Wide-Ranging 'Game of Thrones' Takes in Big Picture - Rolling Stone
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‘Game of Thrones’ Recap: The View From Up Here

A wide-ranging episode displays the full emotional tapestry of the show

Diana Rigg as Lady Olenna Tyrell in 'Game of Thrones'

Diana Rigg as Lady Olenna Tyrell in 'Game of Thrones'

Helen Sloan/HBO

You’re Melisandre and Beric Dondarrion, bartering a bastard’s life for the greater good. You’re Tywin Lannister and Olenna Tyrell, wielding both innuendo and the laws of inheritance like a sculptor’s mallet as you try to hammer the most powerful alliance in the realm into a shape that better serves your needs. You’re Littlefinger, able to see the swirling chaos of government as a ladder to be climbed rather than a whirlpool to drown in. You’re Jon Snow and Ygritte, gazing out united at a divided world.

You see the big picture, and last night’s episode of Game of Thrones rewarded you for it.

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A frustrating hour if taken piecemeal, “The Climb” – written by showrunners David Benioff and D.B. Weiss and directed by Alik Sakharov, cinematographer for Season One’s premiere and finale and director of Season Two standout “What Is Dead May Never Die” – gelled, as most Game of Thrones episodes do, when you choose not to take it that way. Looking at the big picture is the winning strategy for characters and viewers alike.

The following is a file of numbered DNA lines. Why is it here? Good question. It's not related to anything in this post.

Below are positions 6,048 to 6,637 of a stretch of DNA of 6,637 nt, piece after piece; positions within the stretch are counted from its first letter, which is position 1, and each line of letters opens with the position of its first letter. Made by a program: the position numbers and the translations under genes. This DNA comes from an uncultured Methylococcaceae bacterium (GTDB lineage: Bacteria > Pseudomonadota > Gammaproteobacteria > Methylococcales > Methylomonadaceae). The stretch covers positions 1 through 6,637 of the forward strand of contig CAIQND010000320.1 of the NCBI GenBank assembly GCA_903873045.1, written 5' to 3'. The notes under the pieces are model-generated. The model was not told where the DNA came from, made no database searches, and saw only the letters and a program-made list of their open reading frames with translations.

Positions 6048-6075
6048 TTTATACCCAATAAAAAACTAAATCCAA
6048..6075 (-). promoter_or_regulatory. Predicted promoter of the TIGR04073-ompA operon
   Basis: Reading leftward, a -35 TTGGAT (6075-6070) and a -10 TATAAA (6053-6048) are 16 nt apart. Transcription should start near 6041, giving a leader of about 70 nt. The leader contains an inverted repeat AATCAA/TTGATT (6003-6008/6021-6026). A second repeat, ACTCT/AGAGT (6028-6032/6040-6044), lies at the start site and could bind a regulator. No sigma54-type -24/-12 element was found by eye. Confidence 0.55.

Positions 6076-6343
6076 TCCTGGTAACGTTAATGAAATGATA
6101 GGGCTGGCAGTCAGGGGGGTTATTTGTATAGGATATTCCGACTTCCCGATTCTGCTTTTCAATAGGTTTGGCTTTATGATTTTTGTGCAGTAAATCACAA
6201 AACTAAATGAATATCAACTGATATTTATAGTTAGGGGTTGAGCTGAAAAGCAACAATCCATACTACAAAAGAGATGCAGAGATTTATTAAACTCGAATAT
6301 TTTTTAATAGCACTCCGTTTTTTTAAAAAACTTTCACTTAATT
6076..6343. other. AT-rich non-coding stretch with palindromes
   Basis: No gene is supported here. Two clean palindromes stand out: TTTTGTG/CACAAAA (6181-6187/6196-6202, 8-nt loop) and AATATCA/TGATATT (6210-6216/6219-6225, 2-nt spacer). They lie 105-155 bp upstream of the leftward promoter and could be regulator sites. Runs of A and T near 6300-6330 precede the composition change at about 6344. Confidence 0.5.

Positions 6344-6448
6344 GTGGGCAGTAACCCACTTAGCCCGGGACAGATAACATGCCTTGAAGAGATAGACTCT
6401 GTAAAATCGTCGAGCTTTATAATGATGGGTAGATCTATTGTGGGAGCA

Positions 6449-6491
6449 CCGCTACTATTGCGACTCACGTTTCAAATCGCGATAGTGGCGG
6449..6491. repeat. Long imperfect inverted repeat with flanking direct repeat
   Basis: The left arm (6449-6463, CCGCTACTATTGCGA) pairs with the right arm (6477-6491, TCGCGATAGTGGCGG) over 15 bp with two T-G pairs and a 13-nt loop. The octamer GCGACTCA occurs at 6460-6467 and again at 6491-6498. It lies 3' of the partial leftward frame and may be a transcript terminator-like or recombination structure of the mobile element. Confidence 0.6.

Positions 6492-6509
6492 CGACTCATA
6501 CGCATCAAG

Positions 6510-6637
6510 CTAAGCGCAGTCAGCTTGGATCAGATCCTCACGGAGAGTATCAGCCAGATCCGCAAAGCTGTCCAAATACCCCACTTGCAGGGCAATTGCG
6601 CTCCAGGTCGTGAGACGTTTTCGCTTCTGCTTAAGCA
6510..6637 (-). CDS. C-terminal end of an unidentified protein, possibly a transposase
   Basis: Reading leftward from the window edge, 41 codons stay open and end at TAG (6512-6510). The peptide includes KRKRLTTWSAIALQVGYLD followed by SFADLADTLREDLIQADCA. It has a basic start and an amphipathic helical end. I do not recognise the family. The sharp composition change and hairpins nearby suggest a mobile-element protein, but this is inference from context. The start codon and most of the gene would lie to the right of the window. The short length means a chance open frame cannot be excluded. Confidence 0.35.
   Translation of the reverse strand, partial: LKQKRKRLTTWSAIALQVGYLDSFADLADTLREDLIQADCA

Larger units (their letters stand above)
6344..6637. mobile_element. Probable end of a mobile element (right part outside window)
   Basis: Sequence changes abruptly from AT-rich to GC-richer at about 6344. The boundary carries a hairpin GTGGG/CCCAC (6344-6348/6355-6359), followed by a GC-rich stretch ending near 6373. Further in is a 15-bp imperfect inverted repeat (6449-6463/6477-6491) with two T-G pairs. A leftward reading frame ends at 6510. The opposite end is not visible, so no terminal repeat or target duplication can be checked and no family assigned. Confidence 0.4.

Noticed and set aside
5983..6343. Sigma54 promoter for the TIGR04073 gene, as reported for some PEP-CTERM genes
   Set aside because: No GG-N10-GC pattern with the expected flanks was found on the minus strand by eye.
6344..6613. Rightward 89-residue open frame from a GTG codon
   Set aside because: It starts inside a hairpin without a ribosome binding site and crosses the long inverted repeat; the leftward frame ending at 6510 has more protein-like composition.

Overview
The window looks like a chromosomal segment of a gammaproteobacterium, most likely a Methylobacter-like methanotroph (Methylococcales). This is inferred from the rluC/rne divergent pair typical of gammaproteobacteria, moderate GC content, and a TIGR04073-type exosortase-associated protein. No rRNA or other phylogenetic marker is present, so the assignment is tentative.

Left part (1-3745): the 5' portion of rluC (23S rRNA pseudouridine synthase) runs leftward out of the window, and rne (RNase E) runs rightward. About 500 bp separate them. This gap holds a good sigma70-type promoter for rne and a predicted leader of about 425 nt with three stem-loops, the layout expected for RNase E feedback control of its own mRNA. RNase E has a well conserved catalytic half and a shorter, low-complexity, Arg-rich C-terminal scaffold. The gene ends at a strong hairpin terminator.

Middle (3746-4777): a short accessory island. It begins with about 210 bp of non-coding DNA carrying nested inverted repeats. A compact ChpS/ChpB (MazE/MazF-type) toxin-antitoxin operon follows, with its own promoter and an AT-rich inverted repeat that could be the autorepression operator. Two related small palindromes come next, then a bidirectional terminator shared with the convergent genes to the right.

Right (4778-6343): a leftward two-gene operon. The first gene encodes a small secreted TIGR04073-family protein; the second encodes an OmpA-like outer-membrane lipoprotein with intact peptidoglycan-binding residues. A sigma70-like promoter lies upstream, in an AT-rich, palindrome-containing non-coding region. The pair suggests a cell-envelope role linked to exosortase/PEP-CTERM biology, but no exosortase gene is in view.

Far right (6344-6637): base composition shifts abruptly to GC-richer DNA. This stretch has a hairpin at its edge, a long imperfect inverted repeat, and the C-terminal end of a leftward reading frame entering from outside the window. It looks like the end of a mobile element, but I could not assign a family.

I mean, yeah, this is a “meanwhile, over in that other storyline” episode if ever there was one. Brief visits with, say, Bran and his posse, or Sam and Gilly, take place just to remind you that these people exist. Theon’s torture at the hands of his mysterious, completely unhinged captor feels worlds apart from Tywin and Olenna‘s tete-a-tete in King’s Landing, which looks and sounds like a different show than the one on which Melisandre traipses into the Brotherhood Without Banners’ secret hideout from her home base half a continent away. It doesn’t feel like a unified whole, mostly because it isn’t.

But the disunity can be delightful, and nowhere was it stronger than in the episode’s closing minutes. At first, Lord Baelish’s voiceover, and the accompanying score by Ramin Djawadi, came across overheated and unsubtle. Sansa’s tears helped sell it, though, through another powerfully wordless Sophie Turner performance. So did the sad death of Ros, the rags-to-riches prostitute-turned-advisor-turned-double-agent who at long last crossed the wrong sociopaths; the staging of her corpse, riddled with bolts from King Joffrey’s crossbow, radiated the fervid sex-and-death fetishism of medieval martyr portraiture. (BTW: Two and a half seasons spent building up a character the show effectively invented, and they can’t even give her an on-screen death?)